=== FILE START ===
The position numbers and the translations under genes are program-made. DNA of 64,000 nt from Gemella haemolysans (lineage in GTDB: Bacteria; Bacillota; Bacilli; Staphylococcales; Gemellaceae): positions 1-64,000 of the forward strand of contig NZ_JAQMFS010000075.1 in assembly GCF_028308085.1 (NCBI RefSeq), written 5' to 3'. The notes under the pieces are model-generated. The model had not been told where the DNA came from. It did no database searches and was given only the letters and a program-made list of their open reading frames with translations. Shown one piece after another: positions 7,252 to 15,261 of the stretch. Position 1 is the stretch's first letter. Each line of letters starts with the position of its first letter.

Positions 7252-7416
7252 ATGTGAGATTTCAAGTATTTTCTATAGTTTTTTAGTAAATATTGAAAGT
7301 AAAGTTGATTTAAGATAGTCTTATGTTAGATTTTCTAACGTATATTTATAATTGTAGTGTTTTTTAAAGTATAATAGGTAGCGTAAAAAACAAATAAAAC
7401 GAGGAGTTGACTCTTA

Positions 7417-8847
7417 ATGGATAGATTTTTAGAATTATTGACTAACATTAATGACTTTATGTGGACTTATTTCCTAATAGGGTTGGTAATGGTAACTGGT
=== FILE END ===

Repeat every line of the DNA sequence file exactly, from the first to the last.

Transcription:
The position numbers and the translations under genes are program-made. DNA of 64,000 nt from Gemella haemolysans (lineage in GTDB: Bacteria; Bacillota; Bacilli; Staphylococcales; Gemellaceae): positions 1-64,000 of the forward strand of contig NZ_JAQMFS010000075.1 in assembly GCF_028308085.1 (NCBI RefSeq), written 5' to 3'. The notes under the pieces are model-generated. The model had not been told where the DNA came from. It did no database searches and was given only the letters and a program-made list of their open reading frames with translations. Shown one piece after another: positions 7,252 to 15,261 of the stretch. Position 1 is the stretch's first letter. Each line of letters starts with the position of its first letter.

Positions 7252-7416
7252 ATGTGAGATTTCAAGTATTTTCTATAGTTTTTTAGTAAATATTGAAAGT
7301 AAAGTTGATTTAAGATAGTCTTATGTTAGATTTTCTAACGTATATTTATAATTGTAGTGTTTTTTAAAGTATAATAGGTAGCGTAAAAAACAAATAAAAC
7401 GAGGAGTTGACTCTTA

Positions 7417-8847
7417 ATGGATAGATTTTTAGAATTATTGACTAACATTAATGACTTTATGTGGACTTATTTCCTAATAGGGTTGGTAATGGTAACTGGT